I purchased a yoga video and exercised at home while my son was napping. It was more challenging to do it when he was awake because he would try to tip me over when I tried very hard to maintain concentration in the more difficult balancing poses. Sometimes Liam tried to do the poses with me (which would make me lose my balance laughing at him). I did manage to do my video about five days a week. I felt weird doing it when my husband was home for some reason, but after time I found it was helpful to do it before he went to work in the afternoon as he could keep Liam out of my way.

Lastly, I walk. I was blessed to have a friend who lived on the outskirts of town in a hilly area. We both have two dogs each so the dogs loved it! We walked about three to four days a week and gradually increased our walk to a full hour of zig-zagging around so that at least 50 percent of our walk was uphill. On days when she couldn't walk with me, I would try to walk around my neighborhood. My stroller weighs 20 pounds empty and my son at the time was about 35 pounds, so I got a good workout pushing a total of 55 pounds uphill. It can be done!

Margo Trueman
Ridgecrest CA USA

Response

My advice is to focus on feeling good and on reconnecting with an activity that you have enjoyed in the past. I have a 13-month-old son and am at my pre-pregnancy weight. I started losing weight slowly with a workout video. More importantly, it has kept my back in decent shape because the exercises encourage stretching and good alignment.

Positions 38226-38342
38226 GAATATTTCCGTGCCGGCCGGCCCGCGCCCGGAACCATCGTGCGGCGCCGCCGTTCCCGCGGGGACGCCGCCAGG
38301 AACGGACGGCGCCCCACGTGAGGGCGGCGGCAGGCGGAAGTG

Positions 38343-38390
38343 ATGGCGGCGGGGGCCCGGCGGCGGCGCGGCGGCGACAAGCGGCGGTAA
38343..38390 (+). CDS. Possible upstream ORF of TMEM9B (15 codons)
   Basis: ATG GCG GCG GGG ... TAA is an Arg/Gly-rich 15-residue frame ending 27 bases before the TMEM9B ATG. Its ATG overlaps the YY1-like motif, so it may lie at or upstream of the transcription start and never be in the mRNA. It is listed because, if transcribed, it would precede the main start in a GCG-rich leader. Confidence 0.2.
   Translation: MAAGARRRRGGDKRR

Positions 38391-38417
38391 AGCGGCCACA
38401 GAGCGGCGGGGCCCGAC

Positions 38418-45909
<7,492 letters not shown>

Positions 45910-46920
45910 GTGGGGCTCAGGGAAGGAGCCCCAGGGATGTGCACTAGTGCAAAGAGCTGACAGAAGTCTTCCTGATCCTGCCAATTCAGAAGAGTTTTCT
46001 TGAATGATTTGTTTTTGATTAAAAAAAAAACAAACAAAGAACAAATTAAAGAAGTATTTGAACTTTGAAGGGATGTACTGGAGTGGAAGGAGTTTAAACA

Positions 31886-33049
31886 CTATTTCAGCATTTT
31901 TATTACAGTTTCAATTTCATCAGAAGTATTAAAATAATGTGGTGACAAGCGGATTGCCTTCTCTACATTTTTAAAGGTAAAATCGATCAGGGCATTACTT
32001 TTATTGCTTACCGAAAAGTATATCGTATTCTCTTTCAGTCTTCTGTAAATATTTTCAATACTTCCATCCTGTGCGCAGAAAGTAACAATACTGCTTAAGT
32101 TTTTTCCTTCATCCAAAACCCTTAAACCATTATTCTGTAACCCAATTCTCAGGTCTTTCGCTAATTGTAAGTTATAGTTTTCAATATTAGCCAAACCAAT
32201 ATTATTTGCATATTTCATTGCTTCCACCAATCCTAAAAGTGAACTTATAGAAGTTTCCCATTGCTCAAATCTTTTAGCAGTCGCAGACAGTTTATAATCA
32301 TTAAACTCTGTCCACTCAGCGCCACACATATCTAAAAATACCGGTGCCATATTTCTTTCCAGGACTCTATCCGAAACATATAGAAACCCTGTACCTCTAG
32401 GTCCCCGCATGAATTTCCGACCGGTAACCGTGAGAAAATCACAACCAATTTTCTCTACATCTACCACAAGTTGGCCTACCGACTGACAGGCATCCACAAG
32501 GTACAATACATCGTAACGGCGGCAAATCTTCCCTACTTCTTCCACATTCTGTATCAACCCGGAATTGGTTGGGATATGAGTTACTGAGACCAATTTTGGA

When my son was an infant, I'd exercise for 25 minutes during his nap and maybe another 25 minutes when his father got home. All it takes is a small space on the floor and a yoga mat. Now my son thinks it's hilarious that his mother is on the floor with him flapping around, and I end up modifying the exercises around his play, having memorized the routine enough so that it's okay if he turns the television off and on.

I lost a lot of the weight by taking taekwondo, which is a great workout. When my son became so noisy that I no longer felt comfortable during class, I asked the instructor if I could come between classes and work out while my son played on the floor. As long as he got to breastfeed when he wanted, I got to exercise in at least two 20-minute spurts. If you are not doing anything now, you will be amazed how much this little bit helps.

Brynna Nardone
Earlton NY USA

Last updated Thursday, October 19, 2006 by njb.
Page last edited .